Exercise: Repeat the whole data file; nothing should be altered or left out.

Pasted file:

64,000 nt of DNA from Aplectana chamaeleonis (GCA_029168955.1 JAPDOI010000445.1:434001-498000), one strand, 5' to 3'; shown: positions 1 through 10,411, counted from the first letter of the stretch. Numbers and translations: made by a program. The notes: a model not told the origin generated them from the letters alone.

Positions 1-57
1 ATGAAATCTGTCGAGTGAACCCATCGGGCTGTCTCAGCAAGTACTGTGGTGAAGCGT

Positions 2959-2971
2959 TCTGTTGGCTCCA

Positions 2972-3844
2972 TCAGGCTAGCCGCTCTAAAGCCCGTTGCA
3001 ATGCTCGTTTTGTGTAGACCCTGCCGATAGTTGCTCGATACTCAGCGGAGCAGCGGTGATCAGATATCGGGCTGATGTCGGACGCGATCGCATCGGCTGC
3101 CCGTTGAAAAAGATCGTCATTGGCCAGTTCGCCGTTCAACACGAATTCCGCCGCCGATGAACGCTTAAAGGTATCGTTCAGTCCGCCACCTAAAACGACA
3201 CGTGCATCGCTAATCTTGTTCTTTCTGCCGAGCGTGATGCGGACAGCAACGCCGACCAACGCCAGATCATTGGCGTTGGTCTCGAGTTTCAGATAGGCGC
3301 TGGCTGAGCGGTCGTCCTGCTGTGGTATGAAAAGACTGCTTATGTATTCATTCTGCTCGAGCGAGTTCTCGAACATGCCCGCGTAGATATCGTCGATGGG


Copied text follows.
64,000 nt of DNA from Aplectana chamaeleonis (GCA_029168955.1 JAPDOI010000445.1:434001-498000), one strand, 5' to 3'; shown: positions 1 through 10,411, counted from the first letter of the stretch. Numbers and translations: made by a program. The notes: a model not told the origin generated them from the letters alone.

Positions 1-57
1 ATGAAATCTGTCGAGTGAACCCATCGGGCTGTCTCAGCAAGTACTGTGGTGAAGCGT

Positions 2959-2971
2959 TCTGTTGGCTCCA

Positions 2972-3844
2972 TCAGGCTAGCCGCTCTAAAGCCCGTTGCA
3001 ATGCTCGTTTTGTGTAGACCCTGCCGATAGTTGCTCGATACTCAGCGGAGCAGCGGTGATCAGATATCGGGCTGATGTCGGACGCGATCGCATCGGCTGC
3101 CCGTTGAAAAAGATCGTCATTGGCCAGTTCGCCGTTCAACACGAATTCCGCCGCCGATGAACGCTTAAAGGTATCGTTCAGTCCGCCACCTAAAACGACA
3201 CGTGCATCGCTAATCTTGTTCTTTCTGCCGAGCGTGATGCGGACAGCAACGCCGACCAACGCCAGATCATTGGCGTTGGTCTCGAGTTTCAGATAGGCGC
3301 TGGCTGAGCGGTCGTCCTGCTGTGGTATGAAAAGACTGCTTATGTATTCATTCTGCTCGAGCGAGTTCTCGAACATGCCCGCGTAGATATCGTCGATGGG